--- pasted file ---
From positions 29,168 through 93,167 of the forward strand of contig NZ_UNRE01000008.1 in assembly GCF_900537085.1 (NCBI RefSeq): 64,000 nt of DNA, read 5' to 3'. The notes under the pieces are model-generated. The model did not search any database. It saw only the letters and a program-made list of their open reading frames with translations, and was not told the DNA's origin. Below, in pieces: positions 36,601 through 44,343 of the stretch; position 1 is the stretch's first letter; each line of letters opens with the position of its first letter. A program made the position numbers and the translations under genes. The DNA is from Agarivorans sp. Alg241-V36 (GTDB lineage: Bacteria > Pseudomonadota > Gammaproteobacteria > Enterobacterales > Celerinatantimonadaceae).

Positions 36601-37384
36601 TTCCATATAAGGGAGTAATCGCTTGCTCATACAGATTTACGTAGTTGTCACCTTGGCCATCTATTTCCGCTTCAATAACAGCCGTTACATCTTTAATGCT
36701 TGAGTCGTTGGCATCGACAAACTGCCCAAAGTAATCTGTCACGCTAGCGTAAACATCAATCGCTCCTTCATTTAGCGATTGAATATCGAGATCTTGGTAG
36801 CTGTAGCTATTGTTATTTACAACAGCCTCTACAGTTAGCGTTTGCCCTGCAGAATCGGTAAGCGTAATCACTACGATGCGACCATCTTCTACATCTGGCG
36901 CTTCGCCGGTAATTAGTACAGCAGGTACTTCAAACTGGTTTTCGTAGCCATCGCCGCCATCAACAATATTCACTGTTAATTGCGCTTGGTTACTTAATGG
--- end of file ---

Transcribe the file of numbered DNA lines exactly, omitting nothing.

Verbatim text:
From positions 29,168 through 93,167 of the forward strand of contig NZ_UNRE01000008.1 in assembly GCF_900537085.1 (NCBI RefSeq): 64,000 nt of DNA, read 5' to 3'. The notes under the pieces are model-generated. The model did not search any database. It saw only the letters and a program-made list of their open reading frames with translations, and was not told the DNA's origin. Below, in pieces: positions 36,601 through 44,343 of the stretch; position 1 is the stretch's first letter; each line of letters opens with the position of its first letter. A program made the position numbers and the translations under genes. The DNA is from Agarivorans sp. Alg241-V36 (GTDB lineage: Bacteria > Pseudomonadota > Gammaproteobacteria > Enterobacterales > Celerinatantimonadaceae).

Positions 36601-37384
36601 TTCCATATAAGGGAGTAATCGCTTGCTCATACAGATTTACGTAGTTGTCACCTTGGCCATCTATTTCCGCTTCAATAACAGCCGTTACATCTTTAATGCT
36701 TGAGTCGTTGGCATCGACAAACTGCCCAAAGTAATCTGTCACGCTAGCGTAAACATCAATCGCTCCTTCATTTAGCGATTGAATATCGAGATCTTGGTAG
36801 CTGTAGCTATTGTTATTTACAACAGCCTCTACAGTTAGCGTTTGCCCTGCAGAATCGGTAAGCGTAATCACTACGATGCGACCATCTTCTACATCTGGCG
36901 CTTCGCCGGTAATTAGTACAGCAGGTACTTCAAACTGGTTTTCGTAGCCATCGCCGCCATCAACAATATTCACTGTTAATTGCGCTTGGTTACTTAATGG